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February 10, 2008

Deployment of Mobile WiMAX™


Networks by Operators with
Existing 2G & 3G Networks
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Deployment of Mobile WiMAX™ Networks by Operators with


Existing 2G & 3G Networks
The deployment of Fixed WiMAX™ networks to address “last mile” broadband access has been highly successful in
the last few years, and that model is reasonably well understood. However, the deployment of Mobile WiMAX by
existing mobile operators has highlighted some important questions, the answers to which this paper provides
high level direction.

OFDM & MIMO: Technologies of Choice for Mobile Broadband

2.5 and 3G networks have enabled users around the world to access data on their handsets and laptops. However,
as mobile data services increase and more PC users start using the same broadband Internet applications “on
the go” as they do at home, the expectation is for mobile data traffic to grow by a factor of 10x between 2010
and 2015.1 And this requirement could easily exceed expectations with a surge in applications like rich social
networking which combine Internet multimedia and mobility. Although 2.5 and 3G networks will continue to
serve up voice and mobile data for the foreseeable future, these networks will become capacity constrained as
mobile broadband data use increases. Hence, the deployment of new networks to offload data-intensive mobile
broadband applications is inevitable. Along with increased and scalable data capacity, these new networks will
be capable of supporting new, open Internet models and new device distribution and subsidy models -- flexibly
accommodating operators’ business model needs.

OFDM & MIMO have emerged as the technologies of choice to satisfy this growth, not only for WiMAX, but also for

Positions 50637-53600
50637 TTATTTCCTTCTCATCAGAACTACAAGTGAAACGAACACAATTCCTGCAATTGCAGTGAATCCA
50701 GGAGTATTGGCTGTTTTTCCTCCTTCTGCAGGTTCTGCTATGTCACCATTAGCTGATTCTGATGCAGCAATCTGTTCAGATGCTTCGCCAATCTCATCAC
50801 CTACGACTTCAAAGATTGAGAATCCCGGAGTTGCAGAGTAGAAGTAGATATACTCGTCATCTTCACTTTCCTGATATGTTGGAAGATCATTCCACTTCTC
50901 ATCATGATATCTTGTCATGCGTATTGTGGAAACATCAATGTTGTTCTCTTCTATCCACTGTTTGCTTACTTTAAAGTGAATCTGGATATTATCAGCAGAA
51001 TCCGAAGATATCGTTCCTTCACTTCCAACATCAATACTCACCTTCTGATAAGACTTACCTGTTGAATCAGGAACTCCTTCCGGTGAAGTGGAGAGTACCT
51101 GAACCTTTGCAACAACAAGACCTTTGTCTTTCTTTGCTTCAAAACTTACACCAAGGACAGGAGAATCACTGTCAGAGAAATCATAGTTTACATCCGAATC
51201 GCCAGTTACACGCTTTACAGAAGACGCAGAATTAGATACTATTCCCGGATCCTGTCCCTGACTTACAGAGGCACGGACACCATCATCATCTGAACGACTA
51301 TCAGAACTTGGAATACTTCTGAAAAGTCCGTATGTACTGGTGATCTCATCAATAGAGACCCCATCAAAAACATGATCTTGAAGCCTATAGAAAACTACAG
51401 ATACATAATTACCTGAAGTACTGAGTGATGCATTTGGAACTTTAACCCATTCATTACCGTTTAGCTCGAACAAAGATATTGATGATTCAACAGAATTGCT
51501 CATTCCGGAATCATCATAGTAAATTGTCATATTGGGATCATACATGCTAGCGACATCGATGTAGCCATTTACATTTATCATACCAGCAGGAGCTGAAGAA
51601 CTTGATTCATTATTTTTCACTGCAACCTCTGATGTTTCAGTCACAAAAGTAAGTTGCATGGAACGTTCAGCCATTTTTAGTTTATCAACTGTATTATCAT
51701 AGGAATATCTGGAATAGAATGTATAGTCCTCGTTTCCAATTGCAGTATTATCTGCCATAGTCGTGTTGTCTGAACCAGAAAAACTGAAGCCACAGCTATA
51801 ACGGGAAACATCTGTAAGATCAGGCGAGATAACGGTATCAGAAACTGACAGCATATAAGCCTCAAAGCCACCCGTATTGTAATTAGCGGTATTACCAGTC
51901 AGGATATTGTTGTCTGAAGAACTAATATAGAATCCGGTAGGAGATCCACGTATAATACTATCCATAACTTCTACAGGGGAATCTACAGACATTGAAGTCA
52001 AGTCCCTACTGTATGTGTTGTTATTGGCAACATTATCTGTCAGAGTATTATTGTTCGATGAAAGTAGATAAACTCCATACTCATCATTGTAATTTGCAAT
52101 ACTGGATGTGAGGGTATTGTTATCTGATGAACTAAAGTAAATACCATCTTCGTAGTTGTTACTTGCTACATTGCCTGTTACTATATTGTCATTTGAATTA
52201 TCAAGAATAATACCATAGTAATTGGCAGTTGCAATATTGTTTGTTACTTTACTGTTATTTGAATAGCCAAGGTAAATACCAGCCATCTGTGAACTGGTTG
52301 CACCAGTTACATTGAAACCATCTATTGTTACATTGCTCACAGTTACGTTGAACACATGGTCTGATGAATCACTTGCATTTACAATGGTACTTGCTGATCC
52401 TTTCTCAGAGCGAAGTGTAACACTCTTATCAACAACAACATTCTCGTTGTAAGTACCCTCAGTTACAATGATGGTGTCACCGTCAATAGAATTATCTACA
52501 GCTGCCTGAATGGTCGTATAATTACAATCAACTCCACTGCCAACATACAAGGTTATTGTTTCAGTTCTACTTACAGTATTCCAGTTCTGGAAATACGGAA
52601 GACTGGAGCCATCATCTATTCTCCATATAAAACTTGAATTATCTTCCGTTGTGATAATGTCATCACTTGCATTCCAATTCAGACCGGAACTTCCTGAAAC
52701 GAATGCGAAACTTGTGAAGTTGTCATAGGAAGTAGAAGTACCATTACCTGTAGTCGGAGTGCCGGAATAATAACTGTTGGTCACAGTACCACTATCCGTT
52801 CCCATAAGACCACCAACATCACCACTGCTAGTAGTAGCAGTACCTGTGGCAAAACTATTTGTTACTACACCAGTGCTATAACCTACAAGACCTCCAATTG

3GPP’s future LTE2 standard as well as Wi-Fi (802.11n). The combination of OFDM and MIMO is highly scalable and
systems based upon it are best positioned to satisfy the headroom requirements for mobile broadband data over
the next decade.

In 2007, commercial Mobile WiMAX Release 1.0 systems which have not yet incorporated MIMO capability, showed
a consistent 3x capacity improvement over other mobile wireless solutions in the same amount of spectrum. And
that’s just the start. In 2008, MIMO-enabled WiMAX systems are expected to deliver 50% gains over the current
SISO implementations. In 2010, wider channel bandwidth support in Release 1.5 will enable peak data rates well in
excess of 100 Mbps using 20 MHz channels. In the future, when equipment can cost effectively support 4x4 MIMO

All roads lead to OFDM & MIMO. Mobile WiMAX (802.16e) is already there.

1 A Review of Spectrum Requirements for Mobile WiMAX, Sep 2007, p.27. Available on WiMAX Forum website.
2 3GPP’s Long Term Evolution (LTE) as well as 3GPP2’s Ultra Mobile Broadband (UMB) technologies are based upon OFDM & MIMO.
The LTE standard is under development in 3GPP.

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configurations, peak data rates of over 300 Mbps will be achievable.3

WiMAX as a Data Overlay to Existing 2G & 3G Networks

WiMAX, 2G & 3G are complementary. The circuit-switched voice offered by 2G & 3G networks is highly efficient
and the coverage level of many of these networks is excellent.
New, data-optimized networks based upon OFDMA4 & MIMO (e.g., today’s WiMAX or 3GPP’s future LTE) will be
deployed in entirely new spectrum, and will take years to reach the coverage levels of today’s 2G & 3G networks.
These combined factors point towards operators maintaining their existing 2G & 3G networks for voice &
narrower-band data, and deploying WiMAX for more data intensive applications. This is precisely what KT is doing
with HSPA + Wibro and EV-DO + Wibro; likewise Sprint is planning EV-DO + WiMAX handsets. Operators will offer
multi-mode handsets & modems to provide the best of both worlds -- coverage + high speed -- to their subscribers
while they build out their 4G networks over several years. For portable devices such as laptops, the multi-mode
combination of Wi-Fi + WiMAX will be the more common embedded solution for ensuring coverage.

Operator retains 2G or 3G network. Overlays data network.

The Migration Path to 4G (OFDMA-MIMO)

The 3G evolution from WCDMA to HSPA or equivalently, CDMA2000 to EV-DO -- all technologies based upon
CDMA -- was achieved via upgrades to operators’ existing 3G networks utilizing the same spectrum. These
upgrades will continue, but fundamentally these networks do not have the scaling capability to address future
data traffic patterns associated with mobile broadband use. (Higher order MIMO antenna configurations are the
core enabler for scaling throughput of OFDM/MIMO systems over the next decade, but CDMA support for higher